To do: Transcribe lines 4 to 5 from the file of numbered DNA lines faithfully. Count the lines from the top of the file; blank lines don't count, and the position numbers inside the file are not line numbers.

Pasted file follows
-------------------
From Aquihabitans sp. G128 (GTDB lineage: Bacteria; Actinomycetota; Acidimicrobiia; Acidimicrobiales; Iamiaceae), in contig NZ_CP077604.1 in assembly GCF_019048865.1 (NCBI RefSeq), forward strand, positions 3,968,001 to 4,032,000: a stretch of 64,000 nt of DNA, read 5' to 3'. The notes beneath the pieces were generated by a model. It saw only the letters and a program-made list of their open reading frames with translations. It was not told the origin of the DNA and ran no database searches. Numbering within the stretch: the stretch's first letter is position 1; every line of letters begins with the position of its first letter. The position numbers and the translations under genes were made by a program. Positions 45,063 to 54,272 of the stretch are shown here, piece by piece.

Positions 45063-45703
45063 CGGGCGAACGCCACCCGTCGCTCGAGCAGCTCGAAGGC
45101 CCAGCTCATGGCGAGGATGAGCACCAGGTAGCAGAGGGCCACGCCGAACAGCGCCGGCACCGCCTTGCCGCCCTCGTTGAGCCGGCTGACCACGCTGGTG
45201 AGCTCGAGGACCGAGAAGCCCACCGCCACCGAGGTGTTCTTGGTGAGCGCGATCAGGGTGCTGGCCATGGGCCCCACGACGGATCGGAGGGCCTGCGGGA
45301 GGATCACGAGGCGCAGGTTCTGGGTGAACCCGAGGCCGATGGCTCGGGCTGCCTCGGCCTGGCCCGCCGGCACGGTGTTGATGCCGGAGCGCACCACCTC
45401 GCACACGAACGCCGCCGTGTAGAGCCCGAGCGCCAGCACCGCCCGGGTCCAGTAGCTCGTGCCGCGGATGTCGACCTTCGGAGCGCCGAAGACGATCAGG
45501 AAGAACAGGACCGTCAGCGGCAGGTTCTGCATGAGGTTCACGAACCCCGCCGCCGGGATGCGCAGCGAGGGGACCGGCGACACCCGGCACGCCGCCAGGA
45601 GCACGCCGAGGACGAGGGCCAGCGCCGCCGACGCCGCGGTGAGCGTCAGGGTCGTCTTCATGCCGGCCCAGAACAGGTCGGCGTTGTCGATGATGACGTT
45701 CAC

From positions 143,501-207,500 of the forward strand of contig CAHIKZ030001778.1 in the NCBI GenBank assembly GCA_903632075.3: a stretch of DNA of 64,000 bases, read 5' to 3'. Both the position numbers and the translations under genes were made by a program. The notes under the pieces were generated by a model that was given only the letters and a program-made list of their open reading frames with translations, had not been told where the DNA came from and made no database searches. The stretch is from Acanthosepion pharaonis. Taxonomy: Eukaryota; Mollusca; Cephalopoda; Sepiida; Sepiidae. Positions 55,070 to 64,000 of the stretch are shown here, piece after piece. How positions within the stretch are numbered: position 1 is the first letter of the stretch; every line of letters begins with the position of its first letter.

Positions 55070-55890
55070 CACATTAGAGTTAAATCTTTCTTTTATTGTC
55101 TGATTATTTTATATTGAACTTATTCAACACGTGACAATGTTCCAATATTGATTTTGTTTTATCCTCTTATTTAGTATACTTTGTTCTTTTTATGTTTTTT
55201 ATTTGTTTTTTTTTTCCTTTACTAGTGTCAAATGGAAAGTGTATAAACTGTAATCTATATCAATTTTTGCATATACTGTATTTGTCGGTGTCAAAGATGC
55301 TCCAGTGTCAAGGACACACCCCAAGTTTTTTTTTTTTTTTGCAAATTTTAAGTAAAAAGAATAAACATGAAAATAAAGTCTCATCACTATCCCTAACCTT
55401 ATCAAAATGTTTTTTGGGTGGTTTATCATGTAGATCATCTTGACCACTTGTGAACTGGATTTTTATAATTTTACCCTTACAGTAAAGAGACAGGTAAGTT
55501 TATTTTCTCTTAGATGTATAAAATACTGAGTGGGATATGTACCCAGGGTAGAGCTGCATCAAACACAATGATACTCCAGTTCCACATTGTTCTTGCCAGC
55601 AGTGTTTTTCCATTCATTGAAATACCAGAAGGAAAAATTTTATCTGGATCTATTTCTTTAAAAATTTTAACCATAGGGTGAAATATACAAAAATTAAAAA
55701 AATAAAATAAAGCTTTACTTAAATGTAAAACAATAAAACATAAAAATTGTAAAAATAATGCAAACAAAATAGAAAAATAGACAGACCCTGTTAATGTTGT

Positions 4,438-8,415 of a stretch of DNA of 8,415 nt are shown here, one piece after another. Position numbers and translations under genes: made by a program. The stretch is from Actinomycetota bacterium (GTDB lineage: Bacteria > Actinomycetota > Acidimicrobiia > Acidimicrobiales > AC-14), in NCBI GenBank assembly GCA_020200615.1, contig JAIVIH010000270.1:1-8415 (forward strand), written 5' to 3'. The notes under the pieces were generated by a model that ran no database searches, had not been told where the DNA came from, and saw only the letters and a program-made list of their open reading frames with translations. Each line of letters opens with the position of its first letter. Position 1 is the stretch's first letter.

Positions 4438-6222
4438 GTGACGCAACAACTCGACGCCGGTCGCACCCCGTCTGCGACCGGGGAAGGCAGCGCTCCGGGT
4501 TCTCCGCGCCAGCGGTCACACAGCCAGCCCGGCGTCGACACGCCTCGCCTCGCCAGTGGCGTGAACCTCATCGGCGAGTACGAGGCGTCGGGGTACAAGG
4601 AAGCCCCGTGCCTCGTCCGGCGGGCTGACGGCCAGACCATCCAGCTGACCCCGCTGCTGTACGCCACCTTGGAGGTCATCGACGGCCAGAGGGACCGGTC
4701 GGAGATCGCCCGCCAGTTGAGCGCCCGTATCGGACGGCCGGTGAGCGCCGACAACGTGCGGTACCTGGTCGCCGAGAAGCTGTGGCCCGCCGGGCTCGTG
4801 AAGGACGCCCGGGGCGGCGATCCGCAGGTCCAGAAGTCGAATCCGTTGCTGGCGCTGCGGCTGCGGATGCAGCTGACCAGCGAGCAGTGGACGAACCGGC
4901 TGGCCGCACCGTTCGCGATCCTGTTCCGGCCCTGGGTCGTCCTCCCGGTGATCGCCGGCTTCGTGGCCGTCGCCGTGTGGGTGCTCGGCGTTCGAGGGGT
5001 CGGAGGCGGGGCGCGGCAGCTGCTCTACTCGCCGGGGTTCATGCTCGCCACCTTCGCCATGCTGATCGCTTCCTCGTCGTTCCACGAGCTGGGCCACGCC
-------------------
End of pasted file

45101 CCAGCTCATGGCGAGGATGAGCACCAGGTAGCAGAGGGCCACGCCGAACAGCGCCGGCACCGCCTTGCCGCCCTCGTTGAGCCGGCTGACCACGCTGGTG
45201 AGCTCGAGGACCGAGAAGCCCACCGCCACCGAGGTGTTCTTGGTGAGCGCGATCAGGGTGCTGGCCATGGGCCCCACGACGGATCGGAGGGCCTGCGGGA